The view from my veranda

Home Sweet Home

18th August, 2023

Shabbat Shalom! Hodesh Ellul Tov That’s the new Hebrew month of Ellul, a truly hopeful month

How have you been this last two weeks? I hope you missed me as much as I missed you!

So here I am back home again after the most amazing trip to London and to Cardiff where I saw three generations of my family and even managed to fit in a very few friends. Getting to rekindle the connection with the grandchildren, both Londoners and New Yorkers, who have grown into amazingly grown up and loving teenagers, was extra special. I haven’t seen them for a year and the change is exciting.  After leaving the heatwave behind I must admit that it was lovely to see the rain, although in fact there was plenty of sunshine as well. What hits me each time is the green, the vibrant green of the garden lawns and the fields. “How Green is My Valley” is not so much a book as a description of Wales.

Zvi is in Austria with his sons and their families and he’s having a brilliant time. He’s climbing up the sides of mountains on 19 story ladders to the top of waterfalls and going on long hikes, even walking through the snow and enjoying every moment with his sons and their families. Not bad for a man of 78.

Obviously, several people in Britain asked about what is happening here in Israel. Most fascinating were the reactions even before I opened my mouth. There were those who had obviously been talking to uninformed people here, perhaps newcomers, who don’t understand the complexities of the situation and gave a very twisted version as opposed to those who really wanted to understand.

The reactions ranged from a very distressing “I don’t identify with Israel any more” to those who really wanted to hear both sides of the argument. As with any discussion one has to hear both sides, and the position of the presenter must be even handed in order to allow the listener to come to a fair decision, one cannot make a decision based on emotions in this kind of political atmosphere. I have expressed more than once my feelings about the current government but that’s the government, it is not the country, it is not the people and it’s most unfair to make a general indictment of the entire country.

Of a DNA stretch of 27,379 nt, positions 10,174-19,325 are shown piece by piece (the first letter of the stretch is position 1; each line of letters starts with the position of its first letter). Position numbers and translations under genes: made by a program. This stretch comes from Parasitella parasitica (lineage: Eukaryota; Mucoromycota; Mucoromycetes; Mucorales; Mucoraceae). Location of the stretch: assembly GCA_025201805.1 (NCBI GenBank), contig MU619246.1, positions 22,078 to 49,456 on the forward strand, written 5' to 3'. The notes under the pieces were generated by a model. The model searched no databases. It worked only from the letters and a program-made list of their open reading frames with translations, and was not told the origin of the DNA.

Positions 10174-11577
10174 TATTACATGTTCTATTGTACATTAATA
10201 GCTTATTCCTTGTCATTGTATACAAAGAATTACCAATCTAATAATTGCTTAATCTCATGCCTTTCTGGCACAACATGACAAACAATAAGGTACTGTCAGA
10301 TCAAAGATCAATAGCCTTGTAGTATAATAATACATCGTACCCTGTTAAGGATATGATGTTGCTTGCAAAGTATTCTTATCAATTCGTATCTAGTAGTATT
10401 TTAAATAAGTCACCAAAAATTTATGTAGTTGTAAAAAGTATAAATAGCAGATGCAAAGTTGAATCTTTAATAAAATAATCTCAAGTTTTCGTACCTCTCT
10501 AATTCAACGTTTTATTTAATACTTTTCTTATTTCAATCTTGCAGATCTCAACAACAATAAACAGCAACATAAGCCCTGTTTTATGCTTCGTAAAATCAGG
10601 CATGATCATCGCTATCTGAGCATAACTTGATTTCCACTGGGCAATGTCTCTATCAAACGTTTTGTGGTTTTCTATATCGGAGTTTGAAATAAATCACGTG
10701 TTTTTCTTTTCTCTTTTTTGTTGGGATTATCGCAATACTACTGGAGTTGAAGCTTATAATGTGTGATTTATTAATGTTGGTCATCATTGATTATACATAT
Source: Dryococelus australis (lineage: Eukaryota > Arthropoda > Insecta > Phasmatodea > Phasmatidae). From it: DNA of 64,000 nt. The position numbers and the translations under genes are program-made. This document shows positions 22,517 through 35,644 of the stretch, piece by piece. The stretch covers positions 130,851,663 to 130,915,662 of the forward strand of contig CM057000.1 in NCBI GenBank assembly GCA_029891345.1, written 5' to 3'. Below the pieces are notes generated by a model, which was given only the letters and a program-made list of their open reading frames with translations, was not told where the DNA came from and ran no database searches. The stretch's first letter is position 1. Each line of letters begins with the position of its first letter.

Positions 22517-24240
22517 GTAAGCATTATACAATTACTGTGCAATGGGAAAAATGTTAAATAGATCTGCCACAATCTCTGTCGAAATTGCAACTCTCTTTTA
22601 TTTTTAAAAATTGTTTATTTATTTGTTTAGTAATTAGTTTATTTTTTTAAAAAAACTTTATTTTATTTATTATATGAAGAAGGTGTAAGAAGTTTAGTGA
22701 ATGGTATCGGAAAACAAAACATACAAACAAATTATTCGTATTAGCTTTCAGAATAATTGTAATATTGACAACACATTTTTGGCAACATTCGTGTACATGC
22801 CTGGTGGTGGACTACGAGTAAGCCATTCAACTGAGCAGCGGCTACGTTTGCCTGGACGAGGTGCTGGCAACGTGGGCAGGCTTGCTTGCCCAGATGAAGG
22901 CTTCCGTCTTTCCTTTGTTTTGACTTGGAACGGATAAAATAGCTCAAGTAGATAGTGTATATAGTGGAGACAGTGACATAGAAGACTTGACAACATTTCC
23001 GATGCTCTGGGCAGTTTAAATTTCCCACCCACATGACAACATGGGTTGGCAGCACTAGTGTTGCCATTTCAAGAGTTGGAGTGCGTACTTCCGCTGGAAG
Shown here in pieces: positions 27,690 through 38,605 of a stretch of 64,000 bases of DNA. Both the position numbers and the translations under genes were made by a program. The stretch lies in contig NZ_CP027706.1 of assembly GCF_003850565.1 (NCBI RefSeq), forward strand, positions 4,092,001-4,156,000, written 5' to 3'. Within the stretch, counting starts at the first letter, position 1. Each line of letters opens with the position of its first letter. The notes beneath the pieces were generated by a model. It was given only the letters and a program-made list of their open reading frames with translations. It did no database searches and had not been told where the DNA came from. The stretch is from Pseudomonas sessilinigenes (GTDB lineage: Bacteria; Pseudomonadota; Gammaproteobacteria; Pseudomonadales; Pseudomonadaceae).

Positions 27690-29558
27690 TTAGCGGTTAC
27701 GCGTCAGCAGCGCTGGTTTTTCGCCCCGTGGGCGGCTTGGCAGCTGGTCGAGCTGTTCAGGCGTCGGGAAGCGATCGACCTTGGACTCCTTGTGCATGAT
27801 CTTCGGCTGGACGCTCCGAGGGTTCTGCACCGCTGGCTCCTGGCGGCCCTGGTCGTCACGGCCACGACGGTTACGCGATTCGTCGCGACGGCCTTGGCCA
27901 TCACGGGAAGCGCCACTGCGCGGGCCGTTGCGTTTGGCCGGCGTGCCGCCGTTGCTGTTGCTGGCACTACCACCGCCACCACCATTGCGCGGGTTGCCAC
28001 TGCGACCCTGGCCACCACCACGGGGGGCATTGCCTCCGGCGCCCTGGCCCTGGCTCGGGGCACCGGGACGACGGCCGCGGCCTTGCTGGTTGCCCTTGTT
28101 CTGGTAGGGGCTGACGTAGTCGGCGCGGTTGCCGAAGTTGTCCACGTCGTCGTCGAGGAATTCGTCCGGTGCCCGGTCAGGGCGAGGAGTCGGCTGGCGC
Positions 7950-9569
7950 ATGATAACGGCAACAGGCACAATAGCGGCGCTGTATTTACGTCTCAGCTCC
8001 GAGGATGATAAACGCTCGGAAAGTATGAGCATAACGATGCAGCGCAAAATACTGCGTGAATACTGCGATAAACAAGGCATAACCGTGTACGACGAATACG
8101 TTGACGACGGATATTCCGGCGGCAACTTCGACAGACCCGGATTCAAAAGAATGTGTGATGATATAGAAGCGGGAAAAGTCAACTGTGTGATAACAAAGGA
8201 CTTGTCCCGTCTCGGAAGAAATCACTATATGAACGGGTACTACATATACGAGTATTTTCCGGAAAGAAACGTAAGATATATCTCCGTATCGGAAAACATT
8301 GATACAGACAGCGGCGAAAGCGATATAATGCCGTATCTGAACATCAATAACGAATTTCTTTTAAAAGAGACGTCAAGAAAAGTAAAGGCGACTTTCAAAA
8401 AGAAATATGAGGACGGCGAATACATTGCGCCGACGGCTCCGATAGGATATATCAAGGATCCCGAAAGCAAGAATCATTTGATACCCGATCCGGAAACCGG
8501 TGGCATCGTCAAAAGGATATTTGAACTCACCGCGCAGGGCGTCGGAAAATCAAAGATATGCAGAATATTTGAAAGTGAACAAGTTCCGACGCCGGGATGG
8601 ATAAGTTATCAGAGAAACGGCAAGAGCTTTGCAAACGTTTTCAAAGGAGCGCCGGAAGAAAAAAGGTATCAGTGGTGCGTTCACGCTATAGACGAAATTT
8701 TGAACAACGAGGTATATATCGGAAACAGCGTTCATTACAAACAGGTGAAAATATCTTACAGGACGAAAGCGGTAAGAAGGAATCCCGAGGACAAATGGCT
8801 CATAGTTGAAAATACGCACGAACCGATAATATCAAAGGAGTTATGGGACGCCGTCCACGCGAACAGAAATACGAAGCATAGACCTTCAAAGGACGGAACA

I am so proud of the way the demonstrations have been held; the deep caring of people representing the gamut of political and religious persuasion, who are willing to give up their Saturday evenings to stand, flag held high, and express their concern for their beloved country – my beloved country.

New laws are being raised and even passed at a rate of knots, laws which change the face of Israel. It is no longer just about the Judicial Reform, or the Reasonableness Standard, it is about rights and obligations. When the rest of the country is proudly, if tearfully, sending their children, boys and girls, off to defend Israel from its multitude of enemies, it is unfair that any sector of the population gets an automatic release from those duties, refusing to serve and in some cases even refusing to recognise Israel yet more than happy to serve in the government of the country they don’t recognise. I know that you immediately jump to the Haredi sector, but it also includes the Israeli Arab sector. Just as many deeply observant Jews serve in the IDF, so do many Moslems, especially the Druze, Circassians, Bedouin of the North, and so on. There is no religious reason to refuse to serve. When Ben Gurion chose to exclude 400 Torah students from conscription and said that no Moslem is forced to fight his brothers in enemy countries, he opened a can or worms for the future, for those who have taken advantage.

A few weeks ago, I told you about the one request of Dorothy de Rothschild, that the Supreme Court building be on higher ground than the Knesset, well this week’s Torah portion addresses just that. Here Rabbi Jeremy Rosen explains both the portion and the facts with a rare clarity. I couldn’t find his direct link so here it is in Algermeiner.